Financial motives cut the Gustavus Nordic Ski team from varsity competition this year. The news came as a shock for the team and many alumni last spring, as the program was considered a strong part of the Swedish heritage that Gustavus prides itself on. Instead, the athletic department decided to degrade the program to a club sport, something that both limited but pushed the team to take a creative approach to the season. However, some members of the team went on as if nothing had changed, competing and practicing on a regular basis.
“Some of us still have the mindset of a varsity team where “regular” means you’re there every day and at every meet. We also had a broader range of racing opportunities than we ever had in the past. Skiers were able to pick and choose which events fit their goals and schedules. To my count, we had 17 skiers put on a Gustavus race suit and toe the line at least once. We had a couple more who came out and practiced and didn’t race. Last year, we had 18 skiers who raced at least once,” former Head Varsity Coach Jed Friedrich said.
Friedrich has been working closely with the team while also adapting to his new role as equipment manager for the athletic department. Although the decisions last year put less focus on the ski team, Friedrich believes the team performed well in a year when snow conditions have been rough.
“Overall, our skiers did extremely well. In a bare snow year, it’s difficult for some skiers to reflect positively on the past season. I’ve being coaching down here long enough to be able to take all these things into consideration. Not only snow conditions, but taking into account skiers who are studying abroad, student-teaching, and trying out new sports in the fall. Our skiers should be proud of their performances. Every weekend we were beating varsity teams,” Freidrich said.
“For me, the ski team cut did not change how often I practiced or competed. The lack of snow meant driving to the cities for man-made snow, lifting weights, running or swimming, but I trained every day.”—Marit Sonnesyn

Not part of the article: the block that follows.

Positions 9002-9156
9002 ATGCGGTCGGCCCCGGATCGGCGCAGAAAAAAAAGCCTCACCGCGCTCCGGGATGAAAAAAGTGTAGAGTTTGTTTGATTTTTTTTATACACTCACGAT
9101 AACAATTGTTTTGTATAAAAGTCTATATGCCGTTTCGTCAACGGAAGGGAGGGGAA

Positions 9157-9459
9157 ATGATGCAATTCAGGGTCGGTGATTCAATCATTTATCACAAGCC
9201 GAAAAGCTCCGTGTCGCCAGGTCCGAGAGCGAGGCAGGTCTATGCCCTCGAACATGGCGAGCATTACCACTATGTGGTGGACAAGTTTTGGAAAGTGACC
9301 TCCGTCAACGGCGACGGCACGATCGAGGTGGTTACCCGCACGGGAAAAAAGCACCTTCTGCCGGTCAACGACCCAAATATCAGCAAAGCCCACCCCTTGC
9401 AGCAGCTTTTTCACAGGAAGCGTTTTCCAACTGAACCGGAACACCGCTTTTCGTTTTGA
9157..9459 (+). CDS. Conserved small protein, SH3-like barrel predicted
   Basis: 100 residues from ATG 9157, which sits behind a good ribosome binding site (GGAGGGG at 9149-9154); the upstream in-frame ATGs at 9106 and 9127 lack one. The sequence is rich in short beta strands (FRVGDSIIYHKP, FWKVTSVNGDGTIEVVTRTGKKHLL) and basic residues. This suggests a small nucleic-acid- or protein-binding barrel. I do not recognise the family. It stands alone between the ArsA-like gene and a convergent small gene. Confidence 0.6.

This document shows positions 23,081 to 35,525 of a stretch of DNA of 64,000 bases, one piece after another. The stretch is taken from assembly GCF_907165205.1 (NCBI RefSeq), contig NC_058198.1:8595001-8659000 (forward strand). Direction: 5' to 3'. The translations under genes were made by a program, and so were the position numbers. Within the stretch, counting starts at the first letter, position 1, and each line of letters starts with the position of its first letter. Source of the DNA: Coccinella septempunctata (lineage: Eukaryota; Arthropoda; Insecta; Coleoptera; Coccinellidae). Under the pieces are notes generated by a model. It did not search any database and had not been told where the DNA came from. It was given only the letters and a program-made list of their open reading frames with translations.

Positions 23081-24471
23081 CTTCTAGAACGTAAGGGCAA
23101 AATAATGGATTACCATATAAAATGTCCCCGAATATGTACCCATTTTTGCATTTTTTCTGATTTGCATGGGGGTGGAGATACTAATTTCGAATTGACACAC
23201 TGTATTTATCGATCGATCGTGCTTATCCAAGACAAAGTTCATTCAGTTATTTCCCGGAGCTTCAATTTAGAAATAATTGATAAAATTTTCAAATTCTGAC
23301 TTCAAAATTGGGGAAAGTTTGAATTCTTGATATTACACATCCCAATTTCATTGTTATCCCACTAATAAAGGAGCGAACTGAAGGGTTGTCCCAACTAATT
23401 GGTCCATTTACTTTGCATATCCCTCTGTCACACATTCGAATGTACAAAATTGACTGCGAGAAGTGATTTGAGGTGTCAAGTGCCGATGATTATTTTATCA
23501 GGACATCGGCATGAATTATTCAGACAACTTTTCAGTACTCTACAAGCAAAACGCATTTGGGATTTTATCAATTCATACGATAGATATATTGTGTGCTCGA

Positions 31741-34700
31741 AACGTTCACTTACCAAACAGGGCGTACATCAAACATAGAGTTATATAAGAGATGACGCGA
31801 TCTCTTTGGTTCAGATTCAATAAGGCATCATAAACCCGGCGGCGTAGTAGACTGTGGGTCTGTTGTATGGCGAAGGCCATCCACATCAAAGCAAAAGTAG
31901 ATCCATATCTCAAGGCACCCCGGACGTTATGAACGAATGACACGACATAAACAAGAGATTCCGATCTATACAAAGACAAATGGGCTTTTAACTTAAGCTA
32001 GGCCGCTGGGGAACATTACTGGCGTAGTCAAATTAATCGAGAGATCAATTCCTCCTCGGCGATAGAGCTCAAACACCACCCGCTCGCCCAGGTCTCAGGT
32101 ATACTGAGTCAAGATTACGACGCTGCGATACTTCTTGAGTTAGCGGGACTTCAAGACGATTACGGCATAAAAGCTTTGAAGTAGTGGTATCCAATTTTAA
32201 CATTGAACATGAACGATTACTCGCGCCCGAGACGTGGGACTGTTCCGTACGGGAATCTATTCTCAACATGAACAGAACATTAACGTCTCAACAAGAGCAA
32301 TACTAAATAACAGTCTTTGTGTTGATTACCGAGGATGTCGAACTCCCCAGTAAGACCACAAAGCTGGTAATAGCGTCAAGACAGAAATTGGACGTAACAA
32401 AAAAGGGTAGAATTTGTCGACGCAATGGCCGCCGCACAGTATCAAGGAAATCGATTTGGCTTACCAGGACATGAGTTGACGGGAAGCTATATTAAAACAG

Although the team met their expectations as a group, one skier’s individual performances stood out from the rest.
“The race performances of Marit Sonnesyn will always stick out in my mind from this year. The way she raced was remarkable and probably deserving of a completely separate article. She turned in the best results out of any female skier in our program’s history. That’s saying a lot because we’ve had some tremendous female skiers at Gustavus,” Freidrich said.
Sonnesyn, a junior from Wayzata, received the Gustavus Student-Athlete of the Month honors for her achievements in cross country in the fall. She brought that momentum and kept herself disciplined through the rigorous training as a varsity skier.
“For me, the ski team cut did not change how often I practiced or competed. The lack of snow meant driving to the cities for man-made snow, lifting weights, running, or swimming, but I trained every day. After last year’s season, I had set goals for myself for this season and the next. When the team was cut, I didn’t let go of those goals. I wanted to prove to myself that I could still achieve them. Despite losing our varsity title and having to travel and compete at a lot of races alone, I was really happy with my season,” Sonnesyn said.
Another skier who had a successful season was Senior Scott Williams. He found motivation by doing his best to be undeterred by the new organizational situation.
“There are a lot of highlights from this season. It was a challenge transitioning from varsity to club, but with the strong group we had, we made the best out of it. We beat St. Olaf in a race weekend, travelled around the northland with the guys racing, and took a long ski trip over touring break,” Williams said.
Although motivation is key to any sport, the weather is a factor that inevitably affects skiers more than others. Artificial snow in Minneapolis and St. Paul was crucial to why the team was able to perform as well as they did.
“Man-made snow in the metro area has been a life-saver for this sport. Good and bad snow years occur in a cycle down in St. Peter. This year was the 2nd or 3rd worst out of the 11 years I’ve been down here, so hopefully we’ll get dumped on next year,” Freidrich said.
While Freidrich wishes for a big load of snow next winter, Sonnesyn has her focus set on the summer and her senior year at Gustavus.
“I’m already really excited for summer training. I had my best ski season ever and I have set new goals for next season. Even though we no longer have NCAA eligibility, I want to ski fast enough to reach qualifying times. I plan to train this summer just as if I actually could take one of those NCAA spots. I’ve also set goals for how I would like to place at races like U.S. Nationals and the American Birkebeiner. A summer job makes training difficult, but a typical week consists of 1-4 hours of roller skiing or biking a day, about 50 miles of running and a lot of strength training,” Sonnesyn concluded.